Commoners may decide in Diana and Dodi inquest
Dame Elizabeth Butler-Sloss, a former High Court judge, at the Royal
Courts of Justice in London for the first day of the hearing
following Lord Stevens' report into the death of Princess Diana.
Ordinary Britons, who are divided on whether Princess Diana and her
boyfriend were the victims of an accident or murder, may be called to
give the official verdict on her death, a judge ruled last week.
Nearly a decade after Diana and Dodi Fayed died in a car crash in
Paris, the legal proceedings surrounding their deaths resumed at
London's Royal Courts of Justice.
The hearing was procedural, and no evidence was heard by Baroness
Elizabeth Butler-Sloss, a retired senior judge. Diana's sons, Princes
William and Harry, were not present, but Butler-Sloss read out a letter
filed on their behalf.
Sons hope inquest is swift"It is their desire that the inquest should
not only be open, fair and transparent but that it should move swiftly
to a conclusion," said the letter, written by Jamie Lowther-Pinkerton,
private secretary to the princes. It's likely the inquest which must be
held when someone dies violently, unexpectedly or of unknown causes will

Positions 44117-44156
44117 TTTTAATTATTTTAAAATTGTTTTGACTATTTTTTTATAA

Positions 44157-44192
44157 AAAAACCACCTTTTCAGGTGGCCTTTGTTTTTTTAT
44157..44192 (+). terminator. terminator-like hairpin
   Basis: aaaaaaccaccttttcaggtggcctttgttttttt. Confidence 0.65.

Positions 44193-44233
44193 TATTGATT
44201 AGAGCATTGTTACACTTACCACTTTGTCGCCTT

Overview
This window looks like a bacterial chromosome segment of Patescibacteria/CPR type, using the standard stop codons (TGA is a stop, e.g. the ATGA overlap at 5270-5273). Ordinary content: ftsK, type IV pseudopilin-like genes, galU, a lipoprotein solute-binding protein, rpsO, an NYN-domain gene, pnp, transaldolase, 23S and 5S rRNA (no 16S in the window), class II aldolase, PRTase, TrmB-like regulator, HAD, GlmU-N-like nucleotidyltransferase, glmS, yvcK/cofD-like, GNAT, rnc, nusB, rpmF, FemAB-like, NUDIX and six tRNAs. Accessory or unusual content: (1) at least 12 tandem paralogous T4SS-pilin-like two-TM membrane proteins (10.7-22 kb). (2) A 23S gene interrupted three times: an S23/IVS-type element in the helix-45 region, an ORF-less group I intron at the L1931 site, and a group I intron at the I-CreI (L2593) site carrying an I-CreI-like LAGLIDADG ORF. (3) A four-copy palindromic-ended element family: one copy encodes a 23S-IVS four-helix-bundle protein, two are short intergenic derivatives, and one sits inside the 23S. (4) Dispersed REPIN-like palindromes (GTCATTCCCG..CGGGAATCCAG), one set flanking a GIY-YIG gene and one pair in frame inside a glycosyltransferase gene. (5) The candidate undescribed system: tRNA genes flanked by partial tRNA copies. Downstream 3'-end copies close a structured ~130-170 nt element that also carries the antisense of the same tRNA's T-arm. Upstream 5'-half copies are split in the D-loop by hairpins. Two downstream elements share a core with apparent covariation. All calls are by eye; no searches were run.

begin in May.
One of the issues the hearing was attempting to resolve was whether
the inquest would have a jury and, if so, what form it would take.
Because Diana was a royal, British law states that an inquest jury
should be empanelled from the royal household.
But Sir John Nutting, representing Queen Elizabeth II, said a jury
made up exclusively of royal household or staff members could lead to
doubts about its trustworthiness. Pressure from Dodi's father Butler-Sloss
agreed. She has not yet ruled out having a jury of ordinary citizens, or
presiding over the inquests alone.
Mohamed Al Fayed, Dodi's father and the owner of Harrods department
store, pressed authorities to hold Monday's hearings in public and had
threatened legal action if they did not.
Al Fayed has accused the queen's husband, Prince Philip, of
orchestrating a plot to murder Diana and Fayed. Philip has never
responded to the accusation.
Last year, a sweeping British police inquiry dismissed allegations
the princess was the victim of a murder conspiracy. The inquiry said the
chauffeur in the 1997 crash was drunk and driving at a high speed to
elude photographers. The report largely confirmed French findings.